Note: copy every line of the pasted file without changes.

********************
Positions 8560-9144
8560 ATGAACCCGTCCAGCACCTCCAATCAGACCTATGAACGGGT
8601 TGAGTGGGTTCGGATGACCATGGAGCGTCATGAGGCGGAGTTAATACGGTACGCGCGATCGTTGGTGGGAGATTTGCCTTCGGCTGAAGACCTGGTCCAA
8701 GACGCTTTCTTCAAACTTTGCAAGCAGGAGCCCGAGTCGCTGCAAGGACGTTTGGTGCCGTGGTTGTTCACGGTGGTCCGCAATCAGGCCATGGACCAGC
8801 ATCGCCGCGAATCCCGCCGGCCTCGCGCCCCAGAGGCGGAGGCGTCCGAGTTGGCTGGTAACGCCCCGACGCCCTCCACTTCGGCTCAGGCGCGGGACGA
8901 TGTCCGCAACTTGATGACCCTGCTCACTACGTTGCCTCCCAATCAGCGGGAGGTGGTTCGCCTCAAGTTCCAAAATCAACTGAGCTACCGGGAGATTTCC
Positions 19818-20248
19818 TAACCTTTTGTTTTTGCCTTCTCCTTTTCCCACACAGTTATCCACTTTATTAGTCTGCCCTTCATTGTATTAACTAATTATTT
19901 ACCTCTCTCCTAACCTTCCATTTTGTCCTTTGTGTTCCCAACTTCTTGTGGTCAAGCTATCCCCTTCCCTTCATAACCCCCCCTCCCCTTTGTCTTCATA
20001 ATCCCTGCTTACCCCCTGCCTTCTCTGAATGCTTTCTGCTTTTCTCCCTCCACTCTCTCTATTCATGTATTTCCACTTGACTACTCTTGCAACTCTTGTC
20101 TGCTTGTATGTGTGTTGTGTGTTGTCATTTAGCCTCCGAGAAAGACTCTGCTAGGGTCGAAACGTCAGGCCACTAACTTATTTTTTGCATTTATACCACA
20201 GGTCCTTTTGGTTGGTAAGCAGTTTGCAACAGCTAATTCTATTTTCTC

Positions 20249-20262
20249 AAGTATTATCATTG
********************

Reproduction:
Positions 8560-9144
8560 ATGAACCCGTCCAGCACCTCCAATCAGACCTATGAACGGGT
8601 TGAGTGGGTTCGGATGACCATGGAGCGTCATGAGGCGGAGTTAATACGGTACGCGCGATCGTTGGTGGGAGATTTGCCTTCGGCTGAAGACCTGGTCCAA
8701 GACGCTTTCTTCAAACTTTGCAAGCAGGAGCCCGAGTCGCTGCAAGGACGTTTGGTGCCGTGGTTGTTCACGGTGGTCCGCAATCAGGCCATGGACCAGC
8801 ATCGCCGCGAATCCCGCCGGCCTCGCGCCCCAGAGGCGGAGGCGTCCGAGTTGGCTGGTAACGCCCCGACGCCCTCCACTTCGGCTCAGGCGCGGGACGA
8901 TGTCCGCAACTTGATGACCCTGCTCACTACGTTGCCTCCCAATCAGCGGGAGGTGGTTCGCCTCAAGTTCCAAAATCAACTGAGCTACCGGGAGATTTCC
Positions 19818-20248
19818 TAACCTTTTGTTTTTGCCTTCTCCTTTTCCCACACAGTTATCCACTTTATTAGTCTGCCCTTCATTGTATTAACTAATTATTT
19901 ACCTCTCTCCTAACCTTCCATTTTGTCCTTTGTGTTCCCAACTTCTTGTGGTCAAGCTATCCCCTTCCCTTCATAACCCCCCCTCCCCTTTGTCTTCATA
20001 ATCCCTGCTTACCCCCTGCCTTCTCTGAATGCTTTCTGCTTTTCTCCCTCCACTCTCTCTATTCATGTATTTCCACTTGACTACTCTTGCAACTCTTGTC
20101 TGCTTGTATGTGTGTTGTGTGTTGTCATTTAGCCTCCGAGAAAGACTCTGCTAGGGTCGAAACGTCAGGCCACTAACTTATTTTTTGCATTTATACCACA
20201 GGTCCTTTTGGTTGGTAAGCAGTTTGCAACAGCTAATTCTATTTTCTC

Positions 20249-20262
20249 AAGTATTATCATTG